Investing in commercial property requires a strong understanding of what you are going to purchase as well as strong legal counsel. At Nicholls Brimble Bhol solicitors we wish to guide you towards making the best decision. When it comes to commercial property, we want to make sure that you have all the information made available to you.
Before purchasing commercial property, it is vital that you ask the following 3 questions.
1. What are the risks?
In the circumstance of purchasing commercial property, it is advisable to take into account the ‘worst possible scenario’. As little as we would like to think about it, considering all viable options, scenarios and choices will only be of benefit to making your final decision.
An important part of property investment is understanding risks and knowing how they can be overcome. All this can be achieved by ensuring all documentation is made available to you and contracts are robust. Further elements to take into account are the location and trustworthiness of the developer.
If there is anything you become unsure on, it never hurts to contact your solicitor immediately.
2. Does it fit with my objectives?
Before any purchase, it is of significant importance to deliberate on what you want to get out of this investment opportunity – what is the purpose of your investment? In order to fully understand how purchasing a certain property meets your criteria, you should ask yourself the question ‘how will this investment be of benefit to my objectives?
3. Is there a consistent demand?
Knowing your market is key for investment. It is one thing to target a demographic you are interested in but another to know there if there is a high enough demand for your investment to be sustainable. You want to ensure that the property you go to purchase is in a location where your targeted audience are available for years to come and not just a year-by-year basis.
Similar to any investment, not just in terms of commercial property, ensuring there is a consistent demand needs to be a certainty in your mind. Before making a purchase, you need to consider the long-term sustainability of the investment.
The ins-and-outs of commercial property investment are numerous, and it cannot be expected for you to know everything. That is why we are always happy to offer our own friendly legal services and advice. If you require expert representation in your purchasing commercial property, speak to Nicholls Brimble Bhol solicitors. Our team are always happy to help you so be sure to call us on 0333 016 110 or email@example.com today to the support you deserve.Read More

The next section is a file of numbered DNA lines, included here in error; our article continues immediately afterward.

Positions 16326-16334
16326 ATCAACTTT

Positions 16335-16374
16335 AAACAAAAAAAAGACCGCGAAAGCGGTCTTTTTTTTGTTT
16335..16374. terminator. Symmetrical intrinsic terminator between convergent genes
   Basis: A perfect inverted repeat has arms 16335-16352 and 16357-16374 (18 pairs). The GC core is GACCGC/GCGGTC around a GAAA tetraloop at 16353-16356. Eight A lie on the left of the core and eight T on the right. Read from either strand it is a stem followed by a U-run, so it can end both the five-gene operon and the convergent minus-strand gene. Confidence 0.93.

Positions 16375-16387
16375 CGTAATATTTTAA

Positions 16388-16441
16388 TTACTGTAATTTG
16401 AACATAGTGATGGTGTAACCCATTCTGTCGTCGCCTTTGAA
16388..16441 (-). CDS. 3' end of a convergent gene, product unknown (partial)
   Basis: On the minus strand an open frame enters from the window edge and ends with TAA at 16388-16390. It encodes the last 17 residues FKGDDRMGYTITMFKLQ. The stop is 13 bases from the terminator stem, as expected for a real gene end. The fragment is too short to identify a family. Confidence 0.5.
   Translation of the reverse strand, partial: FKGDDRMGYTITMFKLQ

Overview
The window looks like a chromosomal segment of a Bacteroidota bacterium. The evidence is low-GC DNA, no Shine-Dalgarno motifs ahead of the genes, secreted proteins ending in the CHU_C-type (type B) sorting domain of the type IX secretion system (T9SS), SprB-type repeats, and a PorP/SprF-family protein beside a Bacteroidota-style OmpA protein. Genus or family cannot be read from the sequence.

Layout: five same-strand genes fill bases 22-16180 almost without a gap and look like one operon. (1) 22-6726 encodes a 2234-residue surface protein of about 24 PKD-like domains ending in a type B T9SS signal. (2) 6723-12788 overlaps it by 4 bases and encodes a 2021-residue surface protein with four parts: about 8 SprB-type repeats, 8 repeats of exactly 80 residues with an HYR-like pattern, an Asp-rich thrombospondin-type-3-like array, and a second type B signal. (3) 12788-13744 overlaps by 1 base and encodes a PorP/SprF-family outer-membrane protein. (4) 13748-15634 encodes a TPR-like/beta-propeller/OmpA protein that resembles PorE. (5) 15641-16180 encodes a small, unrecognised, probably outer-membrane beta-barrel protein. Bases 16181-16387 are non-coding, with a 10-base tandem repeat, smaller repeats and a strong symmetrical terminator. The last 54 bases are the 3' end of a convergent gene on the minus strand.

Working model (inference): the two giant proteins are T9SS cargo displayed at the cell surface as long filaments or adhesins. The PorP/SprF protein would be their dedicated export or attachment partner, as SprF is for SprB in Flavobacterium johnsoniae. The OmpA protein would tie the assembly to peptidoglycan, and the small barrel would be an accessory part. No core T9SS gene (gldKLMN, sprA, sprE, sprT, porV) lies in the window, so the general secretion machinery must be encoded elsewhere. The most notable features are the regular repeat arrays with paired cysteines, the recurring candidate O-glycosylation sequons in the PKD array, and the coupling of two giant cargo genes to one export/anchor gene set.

Disputes between a landlord and a tenant can be a challenge. Conflicts can stem from miscommunication and not abiding by the tenancy contract. To build a strong relationship, landlords and tenants can take several steps to best resolve and avoid disputes.
Maintenance of the property
It is the responsibility of the landlord to ensure a property is appropriately maintained and safe for a tenant to move in. A rented property must reach a certain standard for tenants to live safely by including the following minimum requirements:
- hot and cold water
- cooking facilities
- checking the property is structurally sound.
If any of these necessities are not met, and a property is deemed ‘unsafe’, a landlord can be fined. So, it is vital that before renting out the accommodation, the minimum requirements are reached.
Disputes on property damage
During occupancy, a tenant may wish to make changes to the property to meet their needs. Yet, if that includes the use of fixtures that can damage the property, permission must be given by the landlord. As the accommodation is owned by the landlord, all changes to the property must be discussed beforehand. In the case of inappropriate behaviour ending in damage to the property, it is the responsibility of the tenant to get it fixed.
Having pets in the property
The allowance of pets in a property rests solely on the choice of the landlord. It is their legal right to decide on whether animals are allowed. As long as this is stated in the contract, tenants must abide by this decision. If for any reason this contractual obligation is breached, a landlord can legally evict the tenant. So, a tenant should read their contract carefully before bringing a pet onto the property.
Paying council tax
The responsibility of paying council tax is on the tenant. An exception for this would be if you were renting to several tenants with separate agreements such as students or houses in multiple occupations (HMOs). If this is the case, it is the landlord’s duty to pay council tax.
Keeping a property clean
Within most tenancy contracts, a clause specifies the responsibility a tenant has for maintaining the cleanliness of the property. A landlord will typically take photographs of the property prior to renting as evidence of its original condition. This is to ensure that the property can be left in the same condition upon vacating the premises. If for any reason the property requires additional cleaning following the end of the tenancy, the landlord has the legal right to withhold the deposit and to use those funds for cleaning and repair.
The key thing to remember is that as long as the terms set in the tenancy contract is fulfilled by a landlord and a tenant, all disputes can be easily avoided and make for an enjoyable experience for both parties.
Contact our Property Solicitors Birmingham
If you are in need of legal support for tenancy disputes or legal advice specialising in commercial property, contact us at 0333 016 1100 or complete our online enquiry form for a supportive legal service of the highest standard.Read More